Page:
This is B.’s reaction to the Chloe Prince documentary that was on the other night. Since I’m a partner, & have a soapbox from which to talk about my reaction as a partner, I thought I’d open my blog to the child of a trans parent on her feelings.
She’s 15, and her father, now female, transitioned about five years ago. She was about the same age as Prince’s eldest when she as told of her father’s imminent transition.
At first all I really felt was sadness for the children and the wife. The poor woman had to watch her spouse say on TV that she thought she might not have transitioned if she had stayed with her ex-girlfriend, something that must have felt awful and been humiliating to watch. I was shocked that the children’s reaction to the fact that their father was going to become a woman had been recorded in the first place, let alone aired on TV. As the child of a transgendered person I would be horrified if my initial reaction was shown to people all over who I didn’t even know. It’s an incredibly private moment that the rest of the world doesn’t have any business in watching.
As the show progressed I started to feel increasingly angry, and not just because she seemed to me a parody of a woman, intent on acting like a stereotype of how a woman “should be” and appearing very feminine, or because despite this femininity she still did all the “masculine” chores around the house, and we got to see pictures of her working with tools and at her job (I would have expected someone who had undergone a male to female transition to not be sexist).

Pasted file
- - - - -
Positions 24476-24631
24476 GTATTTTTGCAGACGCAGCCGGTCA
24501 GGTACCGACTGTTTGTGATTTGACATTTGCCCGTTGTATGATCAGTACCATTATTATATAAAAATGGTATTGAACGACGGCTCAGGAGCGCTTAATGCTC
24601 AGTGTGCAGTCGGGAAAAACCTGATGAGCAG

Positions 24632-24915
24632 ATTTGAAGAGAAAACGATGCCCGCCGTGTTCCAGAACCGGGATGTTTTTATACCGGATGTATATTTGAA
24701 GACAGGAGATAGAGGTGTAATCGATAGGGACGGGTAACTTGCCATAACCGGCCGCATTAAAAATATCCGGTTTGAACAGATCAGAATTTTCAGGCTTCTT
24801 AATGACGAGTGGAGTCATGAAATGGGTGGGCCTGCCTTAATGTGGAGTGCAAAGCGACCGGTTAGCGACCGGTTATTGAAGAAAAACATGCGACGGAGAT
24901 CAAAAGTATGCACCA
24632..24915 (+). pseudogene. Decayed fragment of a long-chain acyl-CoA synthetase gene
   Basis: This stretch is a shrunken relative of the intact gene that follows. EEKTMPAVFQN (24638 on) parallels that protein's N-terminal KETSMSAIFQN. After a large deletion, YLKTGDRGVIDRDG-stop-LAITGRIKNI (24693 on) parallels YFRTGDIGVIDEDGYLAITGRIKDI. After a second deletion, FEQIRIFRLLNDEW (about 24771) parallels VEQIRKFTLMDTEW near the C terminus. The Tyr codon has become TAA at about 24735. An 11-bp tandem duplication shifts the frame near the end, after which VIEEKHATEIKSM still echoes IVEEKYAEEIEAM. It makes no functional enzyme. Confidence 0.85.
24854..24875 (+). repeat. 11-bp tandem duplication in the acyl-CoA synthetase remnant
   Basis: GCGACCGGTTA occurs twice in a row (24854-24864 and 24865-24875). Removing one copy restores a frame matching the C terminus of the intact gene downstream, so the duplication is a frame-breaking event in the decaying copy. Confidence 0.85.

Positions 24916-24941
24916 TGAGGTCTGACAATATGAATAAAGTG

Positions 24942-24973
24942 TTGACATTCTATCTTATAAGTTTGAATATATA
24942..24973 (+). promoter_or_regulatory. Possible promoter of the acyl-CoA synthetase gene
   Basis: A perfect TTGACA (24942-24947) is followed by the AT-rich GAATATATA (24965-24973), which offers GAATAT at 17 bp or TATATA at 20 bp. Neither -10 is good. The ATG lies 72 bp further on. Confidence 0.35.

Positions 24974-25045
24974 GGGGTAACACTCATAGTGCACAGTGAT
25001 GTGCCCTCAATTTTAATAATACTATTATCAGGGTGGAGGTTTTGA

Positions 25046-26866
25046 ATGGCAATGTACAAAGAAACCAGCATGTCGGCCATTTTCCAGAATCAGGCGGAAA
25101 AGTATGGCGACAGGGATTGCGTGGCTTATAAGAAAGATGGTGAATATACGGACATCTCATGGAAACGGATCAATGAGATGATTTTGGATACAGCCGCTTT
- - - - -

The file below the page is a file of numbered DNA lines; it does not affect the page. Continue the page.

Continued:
I wanted to punch a hole in the wall every time it was mentioned that the children had “lost” a father. I never lost my father, just because she’s a woman doesn’t make any difference to the fact that she is my father. A sex change operation doesn’t change that. Chloe had no right to be upset about being missed out on the mother’s day photo- it was for mother’s day, not father’s day. Those children are going to have a hell of a time growing up now, and will have to deal with people they don’t know recognizing them and even judging for something they didn’t even do.
Thanks very much B. for sharing your thoughts with us. I would love to read comments from other trans people with kids, if their kids watched, what they thought.
Reason #7: Because in locations like Montgomery County, Maryland, and in Gainesville, Florida, attempts are afoot to repeal trans inclusive legislation that has already been passed. (The Maryland attempt already failed, thankfully.) But they’re doing so with signs that say “Sign our petition to keep men out of the ladies’ room!” Said Florida legislation wants cities to conform to the state’s civil rights code, which is often far less progressive – and far less trans inclusive – than the cities’. (And there’s something similar going on in Colorado.)
In case you didn’t read along all day, here’s what happened: We started the day at 105 donors and $5400. We ended the day (midnight, EST) at 196 donors and $10,746. That’s a net of 91 donors and $5346 for Obama’s campaign. We did good! Bloggers that posted: